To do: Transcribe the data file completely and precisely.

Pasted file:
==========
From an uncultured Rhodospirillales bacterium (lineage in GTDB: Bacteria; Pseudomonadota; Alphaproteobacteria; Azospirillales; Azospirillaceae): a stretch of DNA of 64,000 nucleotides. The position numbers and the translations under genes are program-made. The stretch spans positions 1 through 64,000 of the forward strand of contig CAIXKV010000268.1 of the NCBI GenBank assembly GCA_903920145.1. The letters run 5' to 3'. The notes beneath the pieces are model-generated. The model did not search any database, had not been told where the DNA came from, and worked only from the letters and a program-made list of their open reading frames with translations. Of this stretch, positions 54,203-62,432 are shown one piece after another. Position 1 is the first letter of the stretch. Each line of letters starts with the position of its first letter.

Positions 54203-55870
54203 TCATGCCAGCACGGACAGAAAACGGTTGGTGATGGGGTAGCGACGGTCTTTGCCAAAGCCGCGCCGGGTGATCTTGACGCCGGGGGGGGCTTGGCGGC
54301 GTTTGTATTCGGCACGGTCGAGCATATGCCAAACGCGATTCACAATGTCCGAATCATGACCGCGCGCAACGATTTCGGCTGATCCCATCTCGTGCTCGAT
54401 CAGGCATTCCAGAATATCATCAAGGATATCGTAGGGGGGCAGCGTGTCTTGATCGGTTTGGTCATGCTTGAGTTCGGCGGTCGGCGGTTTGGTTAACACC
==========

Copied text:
From an uncultured Rhodospirillales bacterium (lineage in GTDB: Bacteria; Pseudomonadota; Alphaproteobacteria; Azospirillales; Azospirillaceae): a stretch of DNA of 64,000 nucleotides. The position numbers and the translations under genes are program-made. The stretch spans positions 1 through 64,000 of the forward strand of contig CAIXKV010000268.1 of the NCBI GenBank assembly GCA_903920145.1. The letters run 5' to 3'. The notes beneath the pieces are model-generated. The model did not search any database, had not been told where the DNA came from, and worked only from the letters and a program-made list of their open reading frames with translations. Of this stretch, positions 54,203-62,432 are shown one piece after another. Position 1 is the first letter of the stretch. Each line of letters starts with the position of its first letter.

Positions 54203-55870
54203 TCATGCCAGCACGGACAGAAAACGGTTGGTGATGGGGTAGCGACGGTCTTTGCCAAAGCCGCGCCGGGTGATCTTGACGCCGGGGGGGGCTTGGCGGC
54301 GTTTGTATTCGGCACGGTCGAGCATATGCCAAACGCGATTCACAATGTCCGAATCATGACCGCGCGCAACGATTTCGGCTGATCCCATCTCGTGCTCGAT
54401 CAGGCATTCCAGAATATCATCAAGGATATCGTAGGGGGGCAGCGTGTCTTGATCGGTTTGGTCATGCTTGAGTTCGGCGGTCGGCGGTTTGGTTAACACC